It would be great to say, the day before a federal election, that we’ve been treated to six weeks of respectful yet passionate debate about the future of the country, with politicians grilled about details on the big issues: climate change, the economy, health, education, equity, integrity, national security and so on.

Sadly, this hasn’t been the case. The election campaign has been a largely unedifying spectacle, with much attention on “gaffes”, nasty, negative ads from across the spectrum, and precious little meaningful policy discussion. After more than two exhausting years of the pandemic, it’s little wonder trust in politicians continues to flag.

And it’s also little wonder, writes Michelle Grattan, that many voters are finding it hard to know who to vote for, to cut through the noise and make an informed decision. But tomorrow night, the votes will be counted, and we will (eventually) know who will form the next government.

While there may be little policy difference between the major parties on many issues, Mark Kenny believes it would be a mistake to think the outcome therefore doesn’t matter. In fact, he argues this is the most important election since the “It’s Time” election of 1972, which ushered in the Whitlam government.

As election weekend unfolds, we will bring you the sharpest commentary from our academic experts. Led by Michelle Grattan and our election analyst Adrian Beaumont, our coverage will include reaction and analysis from Frank Bongiorno, Marija Taflaga, Shaun Carney, Denis Muller, Yee-Fui Ng, Stephen Duckett, Greg Barton, Camilla Nelson and many more. We’ll bring you the results on our website as soon as they happen on Saturday night, and look out for a special election newsletter once it is clear who will form government.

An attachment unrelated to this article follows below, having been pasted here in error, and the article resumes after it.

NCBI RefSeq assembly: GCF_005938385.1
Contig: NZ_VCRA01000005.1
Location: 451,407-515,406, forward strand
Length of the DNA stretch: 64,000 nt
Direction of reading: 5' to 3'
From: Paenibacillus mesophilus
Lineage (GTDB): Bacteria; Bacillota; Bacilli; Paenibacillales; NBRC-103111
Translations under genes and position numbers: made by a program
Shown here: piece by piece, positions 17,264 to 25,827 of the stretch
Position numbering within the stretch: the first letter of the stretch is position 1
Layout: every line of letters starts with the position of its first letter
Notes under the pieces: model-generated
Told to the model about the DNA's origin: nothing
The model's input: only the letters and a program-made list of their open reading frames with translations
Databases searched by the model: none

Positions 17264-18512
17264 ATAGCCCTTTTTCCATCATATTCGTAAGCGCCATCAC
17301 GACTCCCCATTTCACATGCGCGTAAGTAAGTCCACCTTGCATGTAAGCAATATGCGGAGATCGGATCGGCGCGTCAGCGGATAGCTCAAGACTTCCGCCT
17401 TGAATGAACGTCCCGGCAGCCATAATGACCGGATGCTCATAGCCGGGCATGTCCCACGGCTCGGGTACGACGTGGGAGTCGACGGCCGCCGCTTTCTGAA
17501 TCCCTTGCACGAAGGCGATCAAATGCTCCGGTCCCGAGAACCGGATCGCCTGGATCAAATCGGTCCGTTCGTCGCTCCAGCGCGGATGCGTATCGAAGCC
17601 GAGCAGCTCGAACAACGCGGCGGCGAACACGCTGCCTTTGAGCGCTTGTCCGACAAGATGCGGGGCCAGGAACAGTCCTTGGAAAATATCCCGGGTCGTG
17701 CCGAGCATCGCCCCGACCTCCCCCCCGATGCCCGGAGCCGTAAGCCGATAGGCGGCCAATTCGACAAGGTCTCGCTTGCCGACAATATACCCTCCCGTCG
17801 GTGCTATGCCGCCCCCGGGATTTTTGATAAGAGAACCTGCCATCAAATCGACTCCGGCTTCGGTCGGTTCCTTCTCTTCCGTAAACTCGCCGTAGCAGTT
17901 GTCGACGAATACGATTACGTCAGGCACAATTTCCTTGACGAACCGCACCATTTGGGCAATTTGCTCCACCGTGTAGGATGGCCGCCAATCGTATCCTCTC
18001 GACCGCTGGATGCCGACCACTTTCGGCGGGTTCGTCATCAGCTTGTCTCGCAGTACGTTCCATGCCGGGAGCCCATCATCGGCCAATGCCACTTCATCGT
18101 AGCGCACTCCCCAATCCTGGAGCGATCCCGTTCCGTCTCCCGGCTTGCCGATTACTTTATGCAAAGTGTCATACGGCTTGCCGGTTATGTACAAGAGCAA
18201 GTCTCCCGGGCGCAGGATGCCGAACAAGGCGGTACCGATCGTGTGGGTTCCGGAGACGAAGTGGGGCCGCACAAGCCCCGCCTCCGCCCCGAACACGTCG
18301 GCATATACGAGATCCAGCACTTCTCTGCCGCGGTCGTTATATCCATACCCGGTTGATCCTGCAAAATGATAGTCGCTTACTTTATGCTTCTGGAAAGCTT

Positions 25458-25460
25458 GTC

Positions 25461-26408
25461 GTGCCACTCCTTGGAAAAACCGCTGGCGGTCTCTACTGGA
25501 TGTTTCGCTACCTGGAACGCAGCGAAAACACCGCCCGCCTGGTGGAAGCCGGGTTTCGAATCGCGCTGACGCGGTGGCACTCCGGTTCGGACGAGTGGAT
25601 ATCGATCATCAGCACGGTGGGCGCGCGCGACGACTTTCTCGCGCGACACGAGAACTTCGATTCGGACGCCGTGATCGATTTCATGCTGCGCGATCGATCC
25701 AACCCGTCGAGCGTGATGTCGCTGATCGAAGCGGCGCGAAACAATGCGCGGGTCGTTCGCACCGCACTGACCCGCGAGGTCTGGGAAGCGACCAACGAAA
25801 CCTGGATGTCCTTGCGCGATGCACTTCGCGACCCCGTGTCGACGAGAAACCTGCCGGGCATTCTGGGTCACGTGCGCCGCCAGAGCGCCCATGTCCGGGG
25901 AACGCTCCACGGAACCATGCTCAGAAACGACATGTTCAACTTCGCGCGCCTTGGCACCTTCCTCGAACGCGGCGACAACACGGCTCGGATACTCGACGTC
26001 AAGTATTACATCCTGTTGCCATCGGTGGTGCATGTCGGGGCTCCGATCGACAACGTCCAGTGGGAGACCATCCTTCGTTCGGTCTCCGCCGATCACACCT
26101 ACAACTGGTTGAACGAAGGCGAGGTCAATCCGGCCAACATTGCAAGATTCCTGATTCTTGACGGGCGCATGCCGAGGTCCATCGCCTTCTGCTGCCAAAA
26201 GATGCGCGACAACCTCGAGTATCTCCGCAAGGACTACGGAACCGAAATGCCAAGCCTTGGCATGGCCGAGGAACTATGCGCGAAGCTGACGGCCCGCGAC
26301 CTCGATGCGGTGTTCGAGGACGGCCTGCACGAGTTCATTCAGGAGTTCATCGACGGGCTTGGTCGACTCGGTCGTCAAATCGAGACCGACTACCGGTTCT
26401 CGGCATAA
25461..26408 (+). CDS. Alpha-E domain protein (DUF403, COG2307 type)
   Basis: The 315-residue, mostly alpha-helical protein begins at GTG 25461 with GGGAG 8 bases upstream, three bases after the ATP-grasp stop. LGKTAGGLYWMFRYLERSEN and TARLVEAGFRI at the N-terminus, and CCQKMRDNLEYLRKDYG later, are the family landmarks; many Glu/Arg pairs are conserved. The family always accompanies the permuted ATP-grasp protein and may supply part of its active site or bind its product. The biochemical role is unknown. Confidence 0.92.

And let’s hope that whoever it is, the weeks and months ahead bring us a calm, informed examination of the many serious issues that face this country, and a determination to actually do something about them.

Amanda Dunn

Section Editor: Politics + Society

Grattan on Friday: Numbers fly as unedifying campaign draws towards its close

Michelle Grattan, University of Canberra

After a long and tedious campaign, leaders fight over the remaining undecided voters.

Australians face their starkest choice at the ballot box in 50 years. Here’s why

Mark Kenny, Australian National University

The 2022 election is the most important national choice to be put before voters since Gough Whitlam’s history-making ‘It’s Time’ campaign.

At 3.9%, Australia’s unemployment rate now officially begins with ‘3’. What’s next?

John Hawkins, University of Canberra

The share of the population in work has hit an all-time high as the share of the workforce underemployed has hit a 14-year low. The fresh low in unemployment will bring higher interest rates, and perhaps higher wages.

Raiding super early has already left women worse off. Let’s not repeat the mistake for home deposits

Alison Preston, The University of Western Australia

The latest data shows early access to super in the pandemic widened the retirement savings gap between men and women. Housing affordability is a serious problem, but depleting super isn’t the answer.

5 charts show how trust in Australia’s leaders and institutions has collapsed

Samuel Wilson, Swinburne University of Technology; Melissa A. Wheeler, Swinburne University of Technology; Vlad Demsar, Swinburne University of Technology

Whoever forms Australia’s next government must work to reverse declining public trust in our institutions and leaders.

Friday essay: ‘but we already had a treaty’ – Tom Griffiths on a little known 1889 peace accord

Tom Griffiths, Australian National University

The Debney Peace, negotiated over a 5-day ceremony on Mithaka Country, is nationally significant to 21st century Australia.

Australian election: how the country’s political landscape is shifting – podcast

Gemma Ware, The Conversation; Daniel Merino, The Conversation; Michelle Grattan, University of Canberra

Australians head to the polls in federal elections on May 21. Your guide to what’s at stake. Listen to The Conversation Weekly podcast.

Reducing COVID transmission by 20% could save 2,000 Australian lives this year

Margaret Hellard, Burnet Institute; Brendan Crabb, Burnet Institute; Dominic Delport, Burnet Institute; Nick Scott, Burnet Institute

We modelled the impact small reductions in transmission would have on COVID deaths. We found a 20% drop could save the lives of 500 Victorians this year, or 2,000 people nationally.

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